2. The released one; on account of the promise.
What the text says about the soul accomplishing itself in its own form refers to the released soul which, freed from its connexion with works and what depends thereon, i.e. the body and the rest, abides in its true essential nature.--That essential nature no doubt is something eternally accomplished, but as in the Samsâra state it is obscured by Nescience in the form of Karman; the text refers to the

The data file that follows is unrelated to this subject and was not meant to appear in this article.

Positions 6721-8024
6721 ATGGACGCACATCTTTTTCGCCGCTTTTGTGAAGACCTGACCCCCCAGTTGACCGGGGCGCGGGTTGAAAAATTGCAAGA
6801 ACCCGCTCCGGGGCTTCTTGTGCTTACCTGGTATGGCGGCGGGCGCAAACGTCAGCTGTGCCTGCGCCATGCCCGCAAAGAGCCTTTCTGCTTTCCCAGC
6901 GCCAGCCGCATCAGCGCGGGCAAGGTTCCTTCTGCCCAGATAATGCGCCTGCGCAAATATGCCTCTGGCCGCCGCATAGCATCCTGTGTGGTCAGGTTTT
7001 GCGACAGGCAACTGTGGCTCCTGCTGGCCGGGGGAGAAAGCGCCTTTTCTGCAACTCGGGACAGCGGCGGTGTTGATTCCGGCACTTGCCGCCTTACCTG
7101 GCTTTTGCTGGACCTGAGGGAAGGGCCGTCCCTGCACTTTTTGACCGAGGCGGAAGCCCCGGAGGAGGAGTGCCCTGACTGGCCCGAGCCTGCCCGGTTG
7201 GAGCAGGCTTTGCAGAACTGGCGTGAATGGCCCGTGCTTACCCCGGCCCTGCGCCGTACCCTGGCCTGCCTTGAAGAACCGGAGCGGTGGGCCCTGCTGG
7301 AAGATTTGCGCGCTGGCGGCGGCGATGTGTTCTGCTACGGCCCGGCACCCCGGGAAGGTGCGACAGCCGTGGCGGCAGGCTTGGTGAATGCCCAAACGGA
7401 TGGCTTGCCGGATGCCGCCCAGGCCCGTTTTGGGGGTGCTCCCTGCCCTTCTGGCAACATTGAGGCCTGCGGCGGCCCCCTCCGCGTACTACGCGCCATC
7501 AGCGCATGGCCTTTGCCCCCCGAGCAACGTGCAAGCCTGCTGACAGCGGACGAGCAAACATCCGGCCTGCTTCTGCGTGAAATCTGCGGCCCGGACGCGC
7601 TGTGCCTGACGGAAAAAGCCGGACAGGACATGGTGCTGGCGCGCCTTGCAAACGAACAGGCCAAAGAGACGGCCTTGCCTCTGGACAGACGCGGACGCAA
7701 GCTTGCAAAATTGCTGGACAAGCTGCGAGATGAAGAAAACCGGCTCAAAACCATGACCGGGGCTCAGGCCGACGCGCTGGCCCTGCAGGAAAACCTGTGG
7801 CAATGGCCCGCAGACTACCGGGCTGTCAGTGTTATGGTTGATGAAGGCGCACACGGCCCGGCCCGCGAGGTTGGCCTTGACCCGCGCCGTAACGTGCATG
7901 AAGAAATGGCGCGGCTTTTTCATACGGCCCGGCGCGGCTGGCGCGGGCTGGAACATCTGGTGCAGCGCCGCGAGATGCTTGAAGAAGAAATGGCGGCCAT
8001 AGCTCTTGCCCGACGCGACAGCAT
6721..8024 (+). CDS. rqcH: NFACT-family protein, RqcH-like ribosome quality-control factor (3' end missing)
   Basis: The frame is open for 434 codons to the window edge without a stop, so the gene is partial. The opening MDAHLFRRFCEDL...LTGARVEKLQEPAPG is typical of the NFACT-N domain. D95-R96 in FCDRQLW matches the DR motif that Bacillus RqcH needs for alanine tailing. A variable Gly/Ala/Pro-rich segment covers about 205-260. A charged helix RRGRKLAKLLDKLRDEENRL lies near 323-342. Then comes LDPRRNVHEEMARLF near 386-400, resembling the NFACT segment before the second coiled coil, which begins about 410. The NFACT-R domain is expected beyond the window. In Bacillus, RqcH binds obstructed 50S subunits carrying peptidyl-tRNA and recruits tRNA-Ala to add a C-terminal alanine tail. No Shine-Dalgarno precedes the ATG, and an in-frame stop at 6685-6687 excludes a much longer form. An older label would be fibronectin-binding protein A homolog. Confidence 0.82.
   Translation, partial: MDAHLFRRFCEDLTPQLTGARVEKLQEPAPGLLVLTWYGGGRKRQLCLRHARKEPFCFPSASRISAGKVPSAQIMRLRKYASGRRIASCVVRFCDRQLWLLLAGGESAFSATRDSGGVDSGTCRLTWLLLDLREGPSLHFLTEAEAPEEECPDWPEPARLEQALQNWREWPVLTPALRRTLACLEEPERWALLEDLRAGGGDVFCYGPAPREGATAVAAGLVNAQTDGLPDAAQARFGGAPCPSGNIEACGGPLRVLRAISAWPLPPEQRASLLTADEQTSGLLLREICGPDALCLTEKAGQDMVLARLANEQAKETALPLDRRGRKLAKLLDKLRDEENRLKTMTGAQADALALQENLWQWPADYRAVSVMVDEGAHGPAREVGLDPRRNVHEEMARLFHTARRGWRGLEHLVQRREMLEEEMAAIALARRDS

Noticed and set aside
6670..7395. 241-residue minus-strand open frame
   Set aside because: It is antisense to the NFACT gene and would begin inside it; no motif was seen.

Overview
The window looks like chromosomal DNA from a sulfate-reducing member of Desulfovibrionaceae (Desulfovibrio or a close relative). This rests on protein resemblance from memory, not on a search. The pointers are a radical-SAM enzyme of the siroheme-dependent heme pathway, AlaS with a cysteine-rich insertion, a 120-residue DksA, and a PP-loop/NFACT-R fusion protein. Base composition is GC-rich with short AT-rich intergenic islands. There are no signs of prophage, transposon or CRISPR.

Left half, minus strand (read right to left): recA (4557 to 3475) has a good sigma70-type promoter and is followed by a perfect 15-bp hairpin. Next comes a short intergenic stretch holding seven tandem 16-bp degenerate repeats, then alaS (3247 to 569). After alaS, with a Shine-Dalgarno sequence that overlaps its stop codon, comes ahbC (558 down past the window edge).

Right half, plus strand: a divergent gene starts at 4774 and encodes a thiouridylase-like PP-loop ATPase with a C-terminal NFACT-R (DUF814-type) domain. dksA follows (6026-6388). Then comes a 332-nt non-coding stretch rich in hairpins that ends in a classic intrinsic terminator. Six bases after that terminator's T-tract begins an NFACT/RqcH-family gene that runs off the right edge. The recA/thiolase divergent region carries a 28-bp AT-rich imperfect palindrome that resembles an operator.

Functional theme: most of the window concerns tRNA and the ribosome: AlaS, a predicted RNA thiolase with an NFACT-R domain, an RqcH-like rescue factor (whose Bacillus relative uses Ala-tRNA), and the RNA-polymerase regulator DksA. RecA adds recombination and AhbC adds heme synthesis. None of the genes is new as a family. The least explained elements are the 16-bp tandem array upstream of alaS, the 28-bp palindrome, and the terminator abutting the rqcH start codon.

cessation of such obscuration as 'accomplishment.'--How is this known?--'From the promise,'i.e. from the fact that the text promises to set forth such cessation. For Pragâpati when saying again and again, 'I will explain that further to you,' does so with a view to throw light on the individual soul--first introduced in the clause 'that Self which is free from sin, &c.' (VIII, 7, 1)--in so far as freed from all connexion with the three empirical conditions of waking, dreaming and dreamless sleep, and released from the body which is due to Karman and the cause of joy and sorrow. When, therefore, he concludes 'that serene being, i.e. the soul, having risen from this body and having approached the highest light accomplishes itself in its true form,'we understand that such 'accomplishment' means the final release, i.e. the cessation of all bondage, which is gained by the soul, previously connected with Karman, as soon as it approaches the highest light.--The Pûrvapakshin had said that as in the state of deep sleep the manifestation of the true nature of the soul is seen in no way to benefit man, Scripture, if declaring that Release consists in a manifestation of the true nature of the soul, would clearly teach something likewise not beneficial to man; and that hence the 'accomplishment in its own form' must mean the soul's entering on such a new condition of existence as would be a cause of pleasure, viz. the condition of a deva or the like. To this the next Sûtra replies.